The Paradox of Our Age (Time)

Someone shared this today during Church as part of their message. This is the second time I have heard this piece and I connect with it each time. No one knew who the author was. When I got home I was intent on finding a copy of the writing and the author. I went to search this piece out on the net so that I could share it on my blog. I found the piece and the original author.

The Paradox of Our Age

By: Dr. Bob Moorehead (1995)

“We have taller buildings but shorter tempers; wider freeways, but narrower viewpoints; we spend more, but have less; we buy more, but enjoy it less; we have bigger houses and smaller families; more conveniences, yet less time; we have more degrees but less sense; more knowledge, but less judgment; more experts, yet more problems; more medicine, but less wellness; we take more vitamins but see fewer results. We drink too much, smoke too much, spend too recklessly, laugh too little, drive too fast, get too angry quickly, stay up too late, get up too tired, read too seldom, watch TV too much, and pray too seldom.

We have multiplied our possessions, but reduced our values; we fly in faster planes to arrive there quicker, to do less and return sooner; we sign more contracts only to realize fewer profits; we talk too much, love too seldom, and lie too often. We’ve learned how to make a living, but not a life. We’ve added years to life not life to years. We’ve been all the way to the moon and back, but have trouble crossing the street to meet the new neighbor. We’ve conquered outer space but not inner space; we’ve done larger things, but not better things; we’ve cleaned up the air, but polluted the soul. We’ve split the atom, but not our prejudice. We write more, but learn less; plan more, but accomplish less; we make faster planes, but longer lines; we learned to rush, but not to wait; we have more weapons, but less peace; higher incomes, but lower morals; more parties, but less fun; more food, but less appeasement; more acquaintances, but fewer friends; more effort, but less success. We build more computers to hold more information, to produce more copies than ever, but have less communication; drive smaller cars that have bigger problems; build larger factories that produce less. We’ve become long on quantity, but short on quality.

These are the times of fast foods and slow digestion; tall men, but short character; steep in profits, but shallow relationships. These are times of world peace, but domestic warfare; more leisure and less fun; higher postage, but slower mail; more kinds of food, but less nutrition. These are days of two incomes, but more divorce; these are times of fancier houses, but broken homes. These are days of quick trips, disposable diapers, cartridge living, throw-away morality, one night stands, overweight bodies, and pills that do everything from cheer, to prevent, quiet or kill. It is a time when there is much in the showroom window and nothing in the stockroom. Indeed, these are the times! “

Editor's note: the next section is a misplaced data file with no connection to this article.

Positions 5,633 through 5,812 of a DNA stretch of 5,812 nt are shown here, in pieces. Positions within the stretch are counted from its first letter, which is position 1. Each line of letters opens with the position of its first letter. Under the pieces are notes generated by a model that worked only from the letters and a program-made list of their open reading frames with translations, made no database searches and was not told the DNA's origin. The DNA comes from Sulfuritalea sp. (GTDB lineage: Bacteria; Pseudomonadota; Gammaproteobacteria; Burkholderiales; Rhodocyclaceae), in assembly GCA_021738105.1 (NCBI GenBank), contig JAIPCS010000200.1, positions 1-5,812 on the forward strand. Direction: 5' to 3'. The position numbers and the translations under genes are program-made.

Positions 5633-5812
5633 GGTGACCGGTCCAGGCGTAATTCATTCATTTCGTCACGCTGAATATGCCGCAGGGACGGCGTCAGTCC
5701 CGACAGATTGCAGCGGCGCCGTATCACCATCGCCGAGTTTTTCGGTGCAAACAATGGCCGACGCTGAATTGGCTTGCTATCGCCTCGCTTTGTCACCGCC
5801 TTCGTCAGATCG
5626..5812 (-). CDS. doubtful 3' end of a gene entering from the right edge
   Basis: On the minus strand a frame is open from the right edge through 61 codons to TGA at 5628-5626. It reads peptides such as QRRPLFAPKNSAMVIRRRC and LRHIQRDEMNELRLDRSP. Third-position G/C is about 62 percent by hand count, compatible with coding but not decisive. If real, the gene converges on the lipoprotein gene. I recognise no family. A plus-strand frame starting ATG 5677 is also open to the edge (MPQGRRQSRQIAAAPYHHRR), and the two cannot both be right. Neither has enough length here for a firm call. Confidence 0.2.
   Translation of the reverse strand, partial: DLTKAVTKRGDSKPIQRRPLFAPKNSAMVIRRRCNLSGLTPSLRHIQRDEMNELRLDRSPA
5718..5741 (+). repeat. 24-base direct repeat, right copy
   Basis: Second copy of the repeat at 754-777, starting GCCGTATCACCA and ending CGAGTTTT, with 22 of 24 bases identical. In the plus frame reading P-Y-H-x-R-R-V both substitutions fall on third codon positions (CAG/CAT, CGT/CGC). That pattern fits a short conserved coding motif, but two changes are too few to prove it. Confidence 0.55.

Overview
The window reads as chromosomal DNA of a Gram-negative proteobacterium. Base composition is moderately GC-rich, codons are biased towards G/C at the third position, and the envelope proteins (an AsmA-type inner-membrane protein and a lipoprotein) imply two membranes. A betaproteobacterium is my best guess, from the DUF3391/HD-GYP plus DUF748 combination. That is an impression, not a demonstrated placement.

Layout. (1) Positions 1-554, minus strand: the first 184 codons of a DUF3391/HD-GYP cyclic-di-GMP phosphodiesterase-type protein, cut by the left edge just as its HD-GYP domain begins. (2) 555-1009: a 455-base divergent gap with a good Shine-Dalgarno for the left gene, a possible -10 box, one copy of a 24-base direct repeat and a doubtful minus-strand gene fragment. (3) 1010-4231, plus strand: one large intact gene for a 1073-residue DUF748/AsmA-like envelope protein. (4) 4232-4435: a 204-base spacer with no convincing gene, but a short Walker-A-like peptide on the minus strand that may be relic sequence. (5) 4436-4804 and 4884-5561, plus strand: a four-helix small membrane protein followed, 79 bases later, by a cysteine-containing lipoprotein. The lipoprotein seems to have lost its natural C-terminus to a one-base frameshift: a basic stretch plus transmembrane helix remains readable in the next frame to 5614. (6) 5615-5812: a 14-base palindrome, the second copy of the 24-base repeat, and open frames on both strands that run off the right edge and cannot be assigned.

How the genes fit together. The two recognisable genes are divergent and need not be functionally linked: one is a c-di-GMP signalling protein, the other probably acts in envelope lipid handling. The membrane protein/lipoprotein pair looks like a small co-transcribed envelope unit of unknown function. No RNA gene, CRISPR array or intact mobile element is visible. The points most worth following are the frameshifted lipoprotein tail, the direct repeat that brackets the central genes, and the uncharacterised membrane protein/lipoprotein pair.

Before you give the author of this piece too much credit you should know his own paradox. No, it wasn’t written by George Carlin and no it wasn’t written by an anonymous student that witnessed the Columbine tragedy. For a piece that I find so much truth in, I am disappointed to find that the author itself was a living paradox. A pastor. A man whose life should be centered in bringing those around him to know and love Christ was actually a man lost in the very depths of hell. The true author, Dr. Bob Moorehead, turned out to be a pastor that was a sexual molester of male members in his congregation. He quickly resigned when 17 allegations of abuse surfaced in 1997. I guess it is just one more item to chalk up to the “paradox”. Actually it is quite fitting that something written today that could hold such perception and truth would be written by someone who hides within the darkness of our times. In my own words, “This is a time when cowards stand forward as men; a time when those who stand in darkness, purport to live in truth.”

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5 comments

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  3. naia · August 11, 2011

    Thanks a lot for sharing this. That is so amazing , I read it 3 times and all my life i was trying to live right . Of course there were mistakes too , but what do i need to do this kind of things with my proud , with my love and with all my heart, maybe the answer is peace and love ?

  4. ann carmel · September 18, 2008

    this is the version i read in a book under George Carlin’s name..

    We have taller buildings but
    shorter tempers,
    Wider freeways, but narrower viewpoints.
    We spend more, but have less, We buy more, but enjoy less. We have bigger houses and smaller families,
    More conveniences, but less time.
    We have more degrees but less sense,
    More knowledge, but less judgment,
    More experts, yet more problems,
    More medicine, but less wellness.

    We drink too much, smoke too much,
    Spend too recklessly, laugh too little,
    Drive too fast, get too angry,
    Stay up too late, get up too tired, Read too little, watch TV too much, and pray too little.